14 Songs, 46 Minutes

EDITORS’ NOTES

As its title suggests (albeit a little backhandedly), Flower Boy explores a softer side of Tyler, the Creator. Not that he wasn’t thoughtful before, or that he’s lost his edge now—if anything, the dark wit and internal conflict that made Goblin a lightning bolt in 2011 has only gotten richer and more resonant, offset by a sound that cherry-picks from early-'90s hip-hop and plush, Stevie-style soul (“Garden Shed,” the Frank Ocean-featuring “911 / Mr. Lonely”). “Tell these black kids they can be who they are,” he raps on “Where This Flower Blooms.” “Dye your hair blue, s**t, I’ll do it too.”

EDITORS’ NOTES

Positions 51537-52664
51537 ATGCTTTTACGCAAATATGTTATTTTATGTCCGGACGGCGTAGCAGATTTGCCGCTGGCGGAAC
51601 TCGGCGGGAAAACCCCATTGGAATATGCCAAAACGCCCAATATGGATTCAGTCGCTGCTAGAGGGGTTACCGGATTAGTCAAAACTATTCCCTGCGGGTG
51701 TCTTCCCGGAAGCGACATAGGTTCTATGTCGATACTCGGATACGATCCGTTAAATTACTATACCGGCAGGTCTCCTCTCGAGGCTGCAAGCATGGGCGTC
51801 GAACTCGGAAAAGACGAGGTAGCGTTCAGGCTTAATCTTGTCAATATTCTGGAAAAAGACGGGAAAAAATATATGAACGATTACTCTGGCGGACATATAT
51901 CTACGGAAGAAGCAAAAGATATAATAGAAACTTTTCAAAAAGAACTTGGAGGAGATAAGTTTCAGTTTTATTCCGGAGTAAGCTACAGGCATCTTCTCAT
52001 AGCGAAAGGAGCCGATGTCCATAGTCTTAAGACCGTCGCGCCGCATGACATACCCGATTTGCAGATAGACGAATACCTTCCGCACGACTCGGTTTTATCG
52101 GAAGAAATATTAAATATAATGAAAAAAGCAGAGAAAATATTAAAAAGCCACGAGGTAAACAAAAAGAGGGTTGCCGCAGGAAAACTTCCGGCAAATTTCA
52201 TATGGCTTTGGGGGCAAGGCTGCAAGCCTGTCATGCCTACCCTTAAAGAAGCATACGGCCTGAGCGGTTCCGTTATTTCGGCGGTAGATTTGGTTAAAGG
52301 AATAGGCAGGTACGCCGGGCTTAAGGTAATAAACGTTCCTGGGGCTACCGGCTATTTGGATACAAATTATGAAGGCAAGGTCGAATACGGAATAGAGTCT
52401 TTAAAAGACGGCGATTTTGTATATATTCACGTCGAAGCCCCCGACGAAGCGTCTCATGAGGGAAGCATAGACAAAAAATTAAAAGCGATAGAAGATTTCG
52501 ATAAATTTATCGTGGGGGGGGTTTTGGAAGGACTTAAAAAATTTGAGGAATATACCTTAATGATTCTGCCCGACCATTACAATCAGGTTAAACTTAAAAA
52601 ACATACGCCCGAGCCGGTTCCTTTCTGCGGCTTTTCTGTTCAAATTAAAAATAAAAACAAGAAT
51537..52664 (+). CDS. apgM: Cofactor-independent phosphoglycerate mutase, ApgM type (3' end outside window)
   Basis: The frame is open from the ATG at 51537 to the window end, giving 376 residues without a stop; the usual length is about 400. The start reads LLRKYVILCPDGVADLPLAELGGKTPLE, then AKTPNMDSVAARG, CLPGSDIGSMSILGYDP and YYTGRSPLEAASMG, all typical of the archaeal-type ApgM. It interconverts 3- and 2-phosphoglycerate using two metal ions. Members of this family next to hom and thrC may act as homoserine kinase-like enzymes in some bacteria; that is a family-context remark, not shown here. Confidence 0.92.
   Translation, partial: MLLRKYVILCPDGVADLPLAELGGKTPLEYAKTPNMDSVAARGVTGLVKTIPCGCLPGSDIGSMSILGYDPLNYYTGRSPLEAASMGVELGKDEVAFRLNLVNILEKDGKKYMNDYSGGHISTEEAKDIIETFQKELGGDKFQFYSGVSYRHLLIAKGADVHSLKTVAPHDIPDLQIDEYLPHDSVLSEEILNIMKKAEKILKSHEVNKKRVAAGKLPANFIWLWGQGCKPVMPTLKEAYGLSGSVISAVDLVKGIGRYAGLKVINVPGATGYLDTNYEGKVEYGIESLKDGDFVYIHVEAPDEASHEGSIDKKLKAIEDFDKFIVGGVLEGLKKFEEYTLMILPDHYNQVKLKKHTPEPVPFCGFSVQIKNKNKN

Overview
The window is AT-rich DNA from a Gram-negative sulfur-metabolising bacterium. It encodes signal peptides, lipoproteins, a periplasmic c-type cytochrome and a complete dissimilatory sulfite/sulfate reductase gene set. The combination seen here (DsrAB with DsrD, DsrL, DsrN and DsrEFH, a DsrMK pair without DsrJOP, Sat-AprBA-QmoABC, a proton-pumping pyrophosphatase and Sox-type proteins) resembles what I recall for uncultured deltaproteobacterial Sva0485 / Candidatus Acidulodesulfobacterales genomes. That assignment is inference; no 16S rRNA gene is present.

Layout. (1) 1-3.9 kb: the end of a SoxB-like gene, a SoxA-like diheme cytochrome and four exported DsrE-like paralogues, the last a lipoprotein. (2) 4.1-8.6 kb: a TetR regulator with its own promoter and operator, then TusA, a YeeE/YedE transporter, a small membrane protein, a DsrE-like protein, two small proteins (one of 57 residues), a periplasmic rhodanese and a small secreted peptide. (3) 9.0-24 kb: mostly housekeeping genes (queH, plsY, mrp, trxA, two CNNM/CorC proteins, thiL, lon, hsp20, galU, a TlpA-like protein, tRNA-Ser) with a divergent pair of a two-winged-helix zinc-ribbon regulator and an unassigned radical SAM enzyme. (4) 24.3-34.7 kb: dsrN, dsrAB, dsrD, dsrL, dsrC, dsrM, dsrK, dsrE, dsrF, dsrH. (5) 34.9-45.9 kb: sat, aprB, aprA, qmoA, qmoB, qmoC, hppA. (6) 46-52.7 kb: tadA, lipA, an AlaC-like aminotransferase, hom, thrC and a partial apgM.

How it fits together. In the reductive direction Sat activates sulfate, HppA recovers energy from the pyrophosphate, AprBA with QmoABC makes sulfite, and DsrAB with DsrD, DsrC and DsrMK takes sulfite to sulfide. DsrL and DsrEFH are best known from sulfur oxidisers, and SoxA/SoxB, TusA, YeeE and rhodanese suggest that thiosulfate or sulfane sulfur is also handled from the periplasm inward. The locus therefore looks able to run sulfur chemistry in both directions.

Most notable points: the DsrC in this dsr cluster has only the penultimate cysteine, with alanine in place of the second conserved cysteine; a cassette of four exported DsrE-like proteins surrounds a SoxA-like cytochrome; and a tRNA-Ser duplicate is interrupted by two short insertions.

As its title suggests (albeit a little backhandedly), Flower Boy explores a softer side of Tyler, the Creator. Not that he wasn’t thoughtful before, or that he’s lost his edge now—if anything, the dark wit and internal conflict that made Goblin a lightning bolt in 2011 has only gotten richer and more resonant, offset by a sound that cherry-picks from early-'90s hip-hop and plush, Stevie-style soul (“Garden Shed,” the Frank Ocean-featuring “911 / Mr. Lonely”). “Tell these black kids they can be who they are,” he raps on “Where This Flower Blooms.” “Dye your hair blue, s**t, I’ll do it too.”

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